• Ommegang Hennepin - You know, I've mentioned this beer numerous times on the blog, but I've never actually reviewed it. It's a really nice beer, one of my favorites, the beer that introduced me to the world of good beer. Nice Belgian yeast character, light, crisp, refreshing, quaffable stuff. I might be into chasing more funky varieties of saison these days, but it's always fun to revisit this beer and it holds a special place in my heart. A
  • Ommegang Rare Vos - The slightly maltier sibling of Hennepin, I also love this beer (which, yes, I've actually reviewed before), one of those beers that is also probably impacted by nostalgia for me, but it's just as good as ever. A
  • The Captain's Brew House Shameless IPA - Another homebrew, this one is actually a Northern Brewer Dead Ringer. It was very good, with a big malt backbone, but also a nice hop character. I'm not a huge fan of centennial single hopped IPAs, but this one was solid.
  • Kaedrin Dubbel - My homebrewed dubbel continues to evolve, with an almost coffee-like character emerging right now (but not straight coffee, and not really a roast either, somewhere perhaps between those flavors). It's actually quite interesting. I'll be interested in trying this again in isolation, as beer club isn't exactly the best setting for my palate!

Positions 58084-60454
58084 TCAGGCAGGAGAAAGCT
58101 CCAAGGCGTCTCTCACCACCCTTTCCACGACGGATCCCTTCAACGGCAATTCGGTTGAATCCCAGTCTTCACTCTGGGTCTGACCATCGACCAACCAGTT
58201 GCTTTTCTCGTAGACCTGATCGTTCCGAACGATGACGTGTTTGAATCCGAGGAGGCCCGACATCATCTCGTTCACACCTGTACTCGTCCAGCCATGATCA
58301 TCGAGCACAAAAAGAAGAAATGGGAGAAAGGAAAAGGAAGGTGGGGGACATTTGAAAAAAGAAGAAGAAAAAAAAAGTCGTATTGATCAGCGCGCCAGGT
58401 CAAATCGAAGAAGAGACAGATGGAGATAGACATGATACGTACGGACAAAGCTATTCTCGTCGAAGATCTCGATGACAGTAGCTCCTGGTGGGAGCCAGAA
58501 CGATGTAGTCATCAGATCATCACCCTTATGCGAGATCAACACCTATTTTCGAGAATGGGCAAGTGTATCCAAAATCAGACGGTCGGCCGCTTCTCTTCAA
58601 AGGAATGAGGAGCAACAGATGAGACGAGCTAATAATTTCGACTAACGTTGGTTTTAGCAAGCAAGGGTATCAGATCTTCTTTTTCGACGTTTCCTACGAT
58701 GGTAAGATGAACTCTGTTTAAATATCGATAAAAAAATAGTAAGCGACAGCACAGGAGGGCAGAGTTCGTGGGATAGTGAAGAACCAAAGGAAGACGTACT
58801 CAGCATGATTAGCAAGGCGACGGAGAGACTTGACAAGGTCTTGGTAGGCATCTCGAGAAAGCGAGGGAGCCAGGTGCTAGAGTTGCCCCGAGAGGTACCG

• Trappistes Rochefort 8 - Truly a classic beer, one of my favorites of all time. Previously reviewed.
  • Boulevard Collaboration No. 3 - Stingo - A collaboration with Kaedrin favorite Pretty Things, this one goes a more English route, though it's souped up a bit more than that might lead you to believe. Nice subtle hints of breadiness and toffee with maybe a hint of dark chocolate. Didn't really strike a big chord with me, but it was certainly a well made beer. B
  • Starr Hill Double Platinum - A solid, if a bit boozy DIPA. Nice hop character, but the booze was more prominent than I expected for an 8.5% ABV beer. It was probably a little warmer than it should have been, but I'll leave it at a B for now.
  • Lost Abbey Red Poppy - Another of my contributions for the night, this is still a spectacular beer, and made a lot of waves with the attendees, even folks who don't normally go in for "beer". Previously reviewed, and still an A in my book.
  • Firestone Walker §ucaba - Very generously contributed by Kaedrin friend Dana (she's not a huge bourbon fan, but knows that some of us other beer club members are), this sucker is as good as ever. Previously rated and still an A in my book.